The financial cash flow projection must include a line specifically for payments to the bank. You should point out to them what actions and alternatives you plan if in fact the business doesn’t go quite as you planned. An impressive report will show what can be adjusted, if necessary, in order to ensure that the bank gets theirs.
Banks with put their emphasis on evaluating the balance sheet and base the loan on various ratios and specific numbers. These are called covenants.
- When you make the presentation asking for a loan, make sure you do the following:
- Include a business analysis.
- Make sure your bank contact understands both your request and the nature of your business.
- Make sure they feel secure about what they know.
- Make sure the bank feels comfortable with your management team. Get them to meet as many people as possible, and convince them that the company is strong enough to withstand the turmoil of key management staff leaving the company.
- Make sure the bank feels sure that the company will survive a downturn. Show them a disaster plan under which the company could withstand a 20% drop in sales and still be able to make payments.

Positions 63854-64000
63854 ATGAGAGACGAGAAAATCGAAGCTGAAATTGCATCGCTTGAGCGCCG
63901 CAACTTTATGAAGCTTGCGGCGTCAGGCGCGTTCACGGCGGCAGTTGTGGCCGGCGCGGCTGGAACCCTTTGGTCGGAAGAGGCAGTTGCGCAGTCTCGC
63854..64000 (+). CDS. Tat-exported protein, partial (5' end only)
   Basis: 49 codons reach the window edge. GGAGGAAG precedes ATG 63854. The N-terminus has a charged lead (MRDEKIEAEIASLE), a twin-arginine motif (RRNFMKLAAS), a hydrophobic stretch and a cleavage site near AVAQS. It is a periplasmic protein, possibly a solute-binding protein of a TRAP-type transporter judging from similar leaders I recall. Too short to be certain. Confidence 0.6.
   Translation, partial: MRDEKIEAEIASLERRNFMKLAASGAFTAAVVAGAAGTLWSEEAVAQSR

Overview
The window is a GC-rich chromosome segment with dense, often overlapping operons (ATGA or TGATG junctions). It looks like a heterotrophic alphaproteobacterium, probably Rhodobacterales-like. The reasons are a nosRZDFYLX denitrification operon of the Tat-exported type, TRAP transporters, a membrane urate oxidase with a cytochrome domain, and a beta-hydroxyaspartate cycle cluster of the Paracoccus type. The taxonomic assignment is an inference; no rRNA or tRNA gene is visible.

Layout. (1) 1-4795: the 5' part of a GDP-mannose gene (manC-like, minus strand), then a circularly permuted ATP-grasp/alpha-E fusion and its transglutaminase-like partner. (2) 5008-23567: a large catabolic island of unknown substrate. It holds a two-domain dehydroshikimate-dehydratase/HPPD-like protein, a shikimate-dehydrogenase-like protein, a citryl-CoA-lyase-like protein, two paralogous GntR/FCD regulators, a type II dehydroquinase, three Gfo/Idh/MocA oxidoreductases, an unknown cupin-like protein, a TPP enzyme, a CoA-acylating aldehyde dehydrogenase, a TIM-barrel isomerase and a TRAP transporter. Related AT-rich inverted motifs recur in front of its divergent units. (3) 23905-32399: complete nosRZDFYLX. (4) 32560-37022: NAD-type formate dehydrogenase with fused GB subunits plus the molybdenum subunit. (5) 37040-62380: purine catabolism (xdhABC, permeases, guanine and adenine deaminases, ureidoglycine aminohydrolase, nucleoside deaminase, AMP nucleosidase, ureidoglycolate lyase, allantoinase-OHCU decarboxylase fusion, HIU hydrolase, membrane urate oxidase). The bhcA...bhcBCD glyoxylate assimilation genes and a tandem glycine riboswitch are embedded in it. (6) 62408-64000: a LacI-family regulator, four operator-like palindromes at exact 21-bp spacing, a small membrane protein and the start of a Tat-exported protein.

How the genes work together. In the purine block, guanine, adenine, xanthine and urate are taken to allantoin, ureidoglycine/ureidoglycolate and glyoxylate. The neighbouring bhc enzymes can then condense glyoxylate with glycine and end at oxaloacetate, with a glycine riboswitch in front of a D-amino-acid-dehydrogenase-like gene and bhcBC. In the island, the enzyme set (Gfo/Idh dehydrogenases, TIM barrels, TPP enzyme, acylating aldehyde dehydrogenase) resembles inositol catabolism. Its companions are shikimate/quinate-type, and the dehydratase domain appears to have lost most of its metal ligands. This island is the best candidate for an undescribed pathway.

- Make them believe that the company has liquidity, good performance, and adequate cash flow.
- In any presentation to the bank, make sure there is always a line showing when and how the bank gets their money.
- Always be prepared to offer collateral.
Banks are trained to require two sources of repayment, cash flow from the business and collateral. The primary source, cash flow for short term loans and earnings for long term loans, needs to be supplemented by some form of collateral such as accounts receivable, inventory, or a mortgage. Banks are the happiest when receivables alone can cover the loan. Even when the loan is covered by receivables, the bank will also have first claim on all the assets. Then, if something goes wrong with the original plan, the banker will always have something to fall back on.
Now, here is where the banks become hypocritical for start-ups and small companies because after saying they will only need two sources repayment, cash flow and collateral, they say, “Oh, by the way, we would like a personal guarantee from the majority owner.” This guarantee is almost universally required of small companies, so this talk about only needing two sources of repayment is bunk.